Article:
As Ryan mentioned the whys and wherefores aren't really the point, this issue is a global one and 2GB is a real hard limit now for games since we have the horsepower(CPU & GPU) for larger memory consuming texture maps, larger resolutions, yet the 2GB memory limit for a game is a definitive roadblock to forward progress so I am glad the issue is coming to the forefront.
As much confusion and fear there is on this /3GB subject for the laymen, this is still a great rabbit in the hat for us with 32 bit OS's if more driver writers get on the ball, fears can subside. Hopefully devs like Crytek can continue to push demand for 64 bit with a nice 64 bit Crysis patch too, and we can start making the transition leaving 32 bit behind as drivers/apps also make the transition.
I think articles like these help the cause.
Ryan Smith - Thursday, July 12, 2007 - linkTo be honest, we didn't address why because it really isn't relevant. Even if Supreme Commander was done perfectly in every way, the result would have been the same once it reached the 2GB barrier.
gigahertz20 - Thursday, July 12, 2007 - linkThey should have made Vista only 64 bit to put pressure on the transition.
johnsonx - Friday, July 13, 2007 - linkThe problem with going 64-bit only this time around is that there are too many 32-bit programs around that simply won't run on 64-bit windows. I have several myself that I depend on daily. They are slightly older programs that the developer doesn't intend to upgrade to be 64-bit, but that doesn't change the fact that I need them. If these apps didn't work with Vista because it was released in 64-bit only form, then I wouldn't be running Vista. Millions of others are (or would be) in this same situation, which would significantly harm Vista sales.
If the next version of Windows were made 64-bit only, around the 2010 time frame, I think that would be quite reasonable. By then most 32-bit only programs will have been replaced or rendered obsolete.
I think Microsoft has handled the 32/64-bit issue correctly so far, for the most part. XP64 should have been ready sooner and should have been better supported though.
Related question for anyone who knows: I know retail Vistas include 32-bit and 64-bit on the same disc, and the user is free to install either. I also know that OEM Vistas include only the one version on the disc. What about the OEM keycodes though? Can you install a 64-bit Vista using the keycode that came with a 32-bit disc? Or has MS limited the keycode as well?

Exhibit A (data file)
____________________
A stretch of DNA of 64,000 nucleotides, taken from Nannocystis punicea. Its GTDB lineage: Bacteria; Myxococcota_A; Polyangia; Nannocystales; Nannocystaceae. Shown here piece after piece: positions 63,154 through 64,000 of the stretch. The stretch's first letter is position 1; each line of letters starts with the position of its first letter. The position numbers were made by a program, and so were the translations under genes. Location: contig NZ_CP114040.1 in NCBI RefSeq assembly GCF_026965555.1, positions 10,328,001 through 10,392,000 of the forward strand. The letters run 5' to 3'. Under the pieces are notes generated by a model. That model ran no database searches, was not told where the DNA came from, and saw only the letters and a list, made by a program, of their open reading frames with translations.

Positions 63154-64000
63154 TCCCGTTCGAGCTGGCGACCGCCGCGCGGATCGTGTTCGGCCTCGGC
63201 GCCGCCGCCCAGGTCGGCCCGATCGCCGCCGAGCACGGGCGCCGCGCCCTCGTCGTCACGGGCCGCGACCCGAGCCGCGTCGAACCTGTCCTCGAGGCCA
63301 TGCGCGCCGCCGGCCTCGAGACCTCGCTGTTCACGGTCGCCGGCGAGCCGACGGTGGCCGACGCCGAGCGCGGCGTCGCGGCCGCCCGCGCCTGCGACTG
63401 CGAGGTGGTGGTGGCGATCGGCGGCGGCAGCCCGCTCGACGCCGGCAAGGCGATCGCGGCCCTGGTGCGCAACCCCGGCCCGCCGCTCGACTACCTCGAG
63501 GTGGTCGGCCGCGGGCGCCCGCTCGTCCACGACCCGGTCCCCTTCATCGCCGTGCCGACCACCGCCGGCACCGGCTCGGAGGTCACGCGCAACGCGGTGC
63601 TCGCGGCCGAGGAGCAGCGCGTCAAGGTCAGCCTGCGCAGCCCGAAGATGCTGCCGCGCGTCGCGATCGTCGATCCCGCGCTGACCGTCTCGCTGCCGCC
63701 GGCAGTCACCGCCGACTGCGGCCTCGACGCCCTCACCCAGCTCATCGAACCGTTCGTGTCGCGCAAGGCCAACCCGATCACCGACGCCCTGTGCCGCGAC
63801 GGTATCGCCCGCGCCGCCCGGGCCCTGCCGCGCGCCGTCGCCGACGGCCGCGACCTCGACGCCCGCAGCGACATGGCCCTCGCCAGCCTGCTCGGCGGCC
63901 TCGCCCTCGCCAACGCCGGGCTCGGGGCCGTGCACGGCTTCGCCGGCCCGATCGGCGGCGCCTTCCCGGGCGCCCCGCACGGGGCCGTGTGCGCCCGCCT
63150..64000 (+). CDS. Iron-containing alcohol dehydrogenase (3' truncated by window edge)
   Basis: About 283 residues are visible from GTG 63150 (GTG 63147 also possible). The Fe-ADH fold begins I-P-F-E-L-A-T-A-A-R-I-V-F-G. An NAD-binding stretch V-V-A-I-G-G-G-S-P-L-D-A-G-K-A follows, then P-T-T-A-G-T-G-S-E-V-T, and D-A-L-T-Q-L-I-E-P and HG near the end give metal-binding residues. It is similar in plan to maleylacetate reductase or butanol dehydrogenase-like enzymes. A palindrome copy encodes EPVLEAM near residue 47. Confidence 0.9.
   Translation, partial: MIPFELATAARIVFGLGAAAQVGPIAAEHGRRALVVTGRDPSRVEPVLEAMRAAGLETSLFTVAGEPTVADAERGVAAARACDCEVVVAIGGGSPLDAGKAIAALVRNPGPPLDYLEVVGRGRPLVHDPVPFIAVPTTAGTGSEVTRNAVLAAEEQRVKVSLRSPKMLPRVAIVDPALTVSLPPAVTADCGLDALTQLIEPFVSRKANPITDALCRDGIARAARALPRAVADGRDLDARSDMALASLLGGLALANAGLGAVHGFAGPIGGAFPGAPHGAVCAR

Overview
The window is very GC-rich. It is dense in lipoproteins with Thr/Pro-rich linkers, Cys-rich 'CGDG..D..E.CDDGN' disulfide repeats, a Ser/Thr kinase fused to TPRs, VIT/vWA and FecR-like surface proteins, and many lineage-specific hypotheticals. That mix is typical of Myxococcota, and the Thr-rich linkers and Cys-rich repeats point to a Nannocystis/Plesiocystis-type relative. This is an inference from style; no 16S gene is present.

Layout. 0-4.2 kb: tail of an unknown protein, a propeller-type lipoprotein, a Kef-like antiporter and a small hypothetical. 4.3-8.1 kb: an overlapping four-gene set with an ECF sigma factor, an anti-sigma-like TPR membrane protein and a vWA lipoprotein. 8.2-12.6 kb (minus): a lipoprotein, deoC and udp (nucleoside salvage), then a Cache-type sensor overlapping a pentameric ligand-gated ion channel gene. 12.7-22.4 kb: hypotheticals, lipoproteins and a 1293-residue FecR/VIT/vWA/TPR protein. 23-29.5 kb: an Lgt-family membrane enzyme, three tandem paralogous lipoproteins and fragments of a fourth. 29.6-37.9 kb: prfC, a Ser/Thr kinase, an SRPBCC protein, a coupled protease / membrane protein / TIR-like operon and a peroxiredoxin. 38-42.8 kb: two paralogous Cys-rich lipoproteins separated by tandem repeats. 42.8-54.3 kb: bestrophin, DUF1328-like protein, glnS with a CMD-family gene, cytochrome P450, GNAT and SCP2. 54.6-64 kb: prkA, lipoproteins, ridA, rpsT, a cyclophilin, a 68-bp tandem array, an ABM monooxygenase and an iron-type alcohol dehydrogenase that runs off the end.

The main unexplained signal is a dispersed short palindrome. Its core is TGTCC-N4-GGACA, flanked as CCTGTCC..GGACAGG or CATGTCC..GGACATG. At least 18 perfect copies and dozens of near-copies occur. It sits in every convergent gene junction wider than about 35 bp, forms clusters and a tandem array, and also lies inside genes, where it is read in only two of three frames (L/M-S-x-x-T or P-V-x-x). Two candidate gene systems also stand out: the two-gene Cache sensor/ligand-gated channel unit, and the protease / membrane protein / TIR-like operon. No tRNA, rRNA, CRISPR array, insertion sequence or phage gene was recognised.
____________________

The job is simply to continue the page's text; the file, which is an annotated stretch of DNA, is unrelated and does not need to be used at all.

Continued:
StygianAgenda - Thursday, June 5, 2008 - linkTo answer your question about the Windows Vista Retail package, I have 2 copies of Vista Ultimate retail, and it was packed with 2 DVDs, 1 is 32bit, the other is the 64bit build.
The set comes with a single key, and the key is bound to the 64bit version, so if you opt to use the 32bit version instead, you'll most likely have to call into Microsoft's activation center and manually activate your copy. I've had to do this 4 times now, due to hardware changes, because Vista detects system changes, so if you remove 1 or 2 boards and boot into Vista, the system will automatically de-activate. Now, granted, the call to MS was fairly painless, but it's annoying all the same.
Out of the 4 Vista systems I own currently (3 of which are laptops), I've had great success with the OS, itself. Unfortunately for me, the motherboard I've been using on my custom built workstation is flaky... I've done my research though (tonight), and might have a fix in the works, if it works, that is. Otherwise, I'll be ordering a new motherboard, and calling Microsoft yet again to transfer my license to the new configuration. By the way, they always ask "Is this copy running on more than one PC?". In light of all the hoopla over the licensing scheme in Vista, I would hope that no one is stupid enough to try to use a Vista Retail license on multiple PCs, because it'll cause all of them to be blacklisted. Oh, and the new Vista Enterprise edition is only available in lots of 25 licenses or higher, and requires a licensing server on the LAN with the deployed workstation licenses. It's either that, or expect to have a couple of extra hundred MB or so of net traffic from all of the Vista Ent. workstations checking in with MS everytime the systems are booted. Makes me glad that I also work with Linux very heavily, and all things considered, if Linux + WINE can run all of my criticle Win32 apps, then this will be the last Vista Licenses that I buy. I'll still keep Vista on my laptops, and I'll continue to run my XP workstations, and 2K3 servers, but MS is going to have to really do some impressive work to get me convinced to migrate to their next platform... such as maybe... a *real* 3D desktop... which is already available, stable and totally badass on Linux (check out Kubuntu + compiz).
(btw: Sorry if I seem like I'm on a rant here... no offense intended toward the readers, at all... it's just that when you work with OS's at the level that I do, after a while stupid mistakes made by OS vendors start to get beyond aggrivating.)
instant - Saturday, July 21, 2007 - linkAnd when we are talking about GAMES, how if at all is this relevant to the current discussion?
x64 has been the way to go ever since it was released.
miahallen - Saturday, July 14, 2007 - linkThat is incorrect, Vista x64 will run x86 apps without problem (so will XP x64), that's the nice thing about it. I ran x64 for quite a while, and ran almost nothing but x86 apps on it.
The keycodes for x86 do not chnge for x64 installs...they use the same key. And the retail versions I bought did not have both versions on one disc, I had to order a x64 disc online (and pay $10 for S&H).